NASA’s planetary science program, faced with a steep cut in President Barack Obama’s proposed 2013 budget, is counting on a successful landing of the Mars Science Laboratory (MSL) and closer ties to the better-funded human space exploration initiative to support a timely rebound, top agency science officials said during the opening session of the 43rd annual Lunar and Planetary Science Conference (LPSC) here.

The success of MSL’s scheduled Aug. 6 landing with the Curiosity rover in Gale Crater and a replanning of the agency’s Mars mission agenda to embrace the agency’s human deep-space plans by this fall will be significant factors in the agency’s 2014 budget submission, two top NASA officials told a March 19 gathering.

“Curiosity will be the Hubble Space Telescope of Mars exploration,” predicts John Grunsfeld, associate NASA administrator for the Science Directorate and a former astrophysicist/astronaut who flew three shuttle upgrade missions to the nearly 22-year-old space telescope.

The MSL’s 2,000-lb. Curiosity rover is the centerpiece of a $2.5 billion, two-year mission to assess the habitability of the 96-mi.-wide Southern Hemisphere crater, where liquid water may have once pooled. But reaching the scientifically intriguing target will require a successful first execution of a novel descent strategy that will require the big probe to slow itself and hover low over the landing site, while it lowers Curiosity to the surface on a tether.

“Without question, we must keep our eye on the ball. It’s with top priority that the planetary science division is working hard at the Jet Propulsion Laboratory and the associated MSL community to make the landing on Mars a success,” says Jim Green, director of the planetary science division, who urges the planetary science community to participate in the widest possible public engagement.

“This is just a seminal event, and we should not let this opportunity go by without relaying it to our stakeholders, and that gets right down to the general public,” Green says. “I believe it will open a new era of discovery that will compel this nation to invest more in planetary science.”

NASA’s overall science spending would decrease to $4.9 billion annually from the current $5 billion under the proposed 2013 budget and remain flat through 2017 under runout projections. The planetary science division, however, falls from the current $1.5 billion to $1.2 billion in 2013, then $1.1 billion in 2015 before rising to $1.2 billion in 2017 under the current plan.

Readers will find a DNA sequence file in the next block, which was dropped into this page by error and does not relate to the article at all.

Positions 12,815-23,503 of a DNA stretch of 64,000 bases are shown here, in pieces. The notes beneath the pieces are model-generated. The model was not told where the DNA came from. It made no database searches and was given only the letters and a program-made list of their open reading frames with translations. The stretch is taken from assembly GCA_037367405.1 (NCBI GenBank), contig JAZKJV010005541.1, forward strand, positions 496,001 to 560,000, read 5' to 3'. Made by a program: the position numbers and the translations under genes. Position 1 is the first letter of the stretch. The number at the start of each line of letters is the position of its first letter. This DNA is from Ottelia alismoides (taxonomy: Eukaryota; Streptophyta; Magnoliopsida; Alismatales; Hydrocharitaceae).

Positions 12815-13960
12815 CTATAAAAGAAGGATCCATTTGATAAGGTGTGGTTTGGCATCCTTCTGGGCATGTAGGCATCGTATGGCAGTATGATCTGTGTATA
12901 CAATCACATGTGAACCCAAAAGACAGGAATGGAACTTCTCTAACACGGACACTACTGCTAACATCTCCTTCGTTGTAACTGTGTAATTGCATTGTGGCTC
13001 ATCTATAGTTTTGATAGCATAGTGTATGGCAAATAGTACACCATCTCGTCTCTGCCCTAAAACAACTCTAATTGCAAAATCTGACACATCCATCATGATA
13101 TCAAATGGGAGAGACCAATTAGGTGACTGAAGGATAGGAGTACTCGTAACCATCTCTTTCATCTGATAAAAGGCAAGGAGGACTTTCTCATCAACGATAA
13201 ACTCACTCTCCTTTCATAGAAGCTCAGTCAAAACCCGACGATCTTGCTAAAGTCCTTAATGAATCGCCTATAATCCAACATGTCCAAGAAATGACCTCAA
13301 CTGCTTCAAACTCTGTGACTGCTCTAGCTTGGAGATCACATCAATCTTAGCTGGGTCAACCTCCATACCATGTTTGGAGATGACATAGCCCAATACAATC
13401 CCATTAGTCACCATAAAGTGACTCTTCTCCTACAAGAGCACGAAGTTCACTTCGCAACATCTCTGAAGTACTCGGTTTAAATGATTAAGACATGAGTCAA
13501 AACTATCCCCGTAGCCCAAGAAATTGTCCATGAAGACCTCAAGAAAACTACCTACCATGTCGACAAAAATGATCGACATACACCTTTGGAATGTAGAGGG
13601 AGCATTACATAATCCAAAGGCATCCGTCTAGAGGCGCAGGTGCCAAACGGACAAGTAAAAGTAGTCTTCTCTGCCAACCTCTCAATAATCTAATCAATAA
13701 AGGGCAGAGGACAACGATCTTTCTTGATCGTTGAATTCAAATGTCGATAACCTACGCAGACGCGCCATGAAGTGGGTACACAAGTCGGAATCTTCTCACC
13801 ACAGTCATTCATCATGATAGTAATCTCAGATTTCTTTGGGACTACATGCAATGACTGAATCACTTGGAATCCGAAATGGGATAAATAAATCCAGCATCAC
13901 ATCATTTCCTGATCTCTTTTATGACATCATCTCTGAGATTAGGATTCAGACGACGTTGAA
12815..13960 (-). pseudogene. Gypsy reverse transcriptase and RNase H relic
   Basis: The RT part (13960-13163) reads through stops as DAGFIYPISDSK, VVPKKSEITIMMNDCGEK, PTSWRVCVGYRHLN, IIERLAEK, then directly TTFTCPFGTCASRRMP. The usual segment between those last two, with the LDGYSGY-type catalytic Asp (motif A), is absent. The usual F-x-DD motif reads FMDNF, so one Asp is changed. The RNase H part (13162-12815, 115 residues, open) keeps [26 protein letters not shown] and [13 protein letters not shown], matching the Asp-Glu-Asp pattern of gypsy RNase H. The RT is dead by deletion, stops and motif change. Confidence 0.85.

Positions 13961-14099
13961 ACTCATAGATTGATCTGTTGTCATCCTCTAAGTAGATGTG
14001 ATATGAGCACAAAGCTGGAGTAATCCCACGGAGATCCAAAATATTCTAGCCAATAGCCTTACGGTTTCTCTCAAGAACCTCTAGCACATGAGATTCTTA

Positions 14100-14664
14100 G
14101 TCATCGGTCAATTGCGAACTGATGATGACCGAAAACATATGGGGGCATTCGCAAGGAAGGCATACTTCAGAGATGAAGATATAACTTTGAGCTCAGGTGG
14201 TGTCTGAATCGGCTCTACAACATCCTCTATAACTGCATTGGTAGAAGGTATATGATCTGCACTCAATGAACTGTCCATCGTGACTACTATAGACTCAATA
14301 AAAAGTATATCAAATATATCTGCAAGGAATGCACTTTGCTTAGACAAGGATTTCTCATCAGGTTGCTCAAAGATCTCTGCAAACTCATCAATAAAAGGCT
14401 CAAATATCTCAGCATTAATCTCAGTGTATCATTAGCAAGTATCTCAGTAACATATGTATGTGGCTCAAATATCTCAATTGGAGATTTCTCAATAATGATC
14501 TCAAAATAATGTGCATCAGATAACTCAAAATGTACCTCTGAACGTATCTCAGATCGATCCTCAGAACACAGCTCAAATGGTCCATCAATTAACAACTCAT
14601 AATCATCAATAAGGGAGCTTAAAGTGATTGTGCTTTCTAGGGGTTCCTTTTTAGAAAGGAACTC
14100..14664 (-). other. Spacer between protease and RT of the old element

The late-November launch of MSL shifted the flagship project to a lower-cost operational status from the development phase. NASA chose not to proceed with a new start to hold the agency’s top line at $17.7 billion. The strategy created an uproar among planetary scientists and some lawmakers as it was unveiled in February. NASA pulled out of the ExoMars partnership with the European Space Agency for missions in 2016 and 2018 that were intended to lay the groundwork for a future Mars sample return.

Under a replanning initiative organized by Grunsfeld, the agency’s Human Space Exploration and Operations Directorate and the offices of the chief technologist and chief scientist are devising plans for new follow-ons to NASA’s Mars Atmosphere and Volatile Evolution orbiter, which is scheduled for a late-2013 liftoff.

The rescoping effort, which will draw from the president’s 2010 directive that points NASA toward the human exploration of an asteroid by 2025 and missions to the Martian environs in the 2030s, should produce its first report outlining the breadth and goals of the planning by the end of March, Grunsfeld says. A website hosting associated documents and plans for town-hall meetings will follow.

“By late summer, we want them to essentially complete their work so we can incorporate it into our fiscal year 2014 submission to the administration,” he told the LPSC, which is meeting through March 23.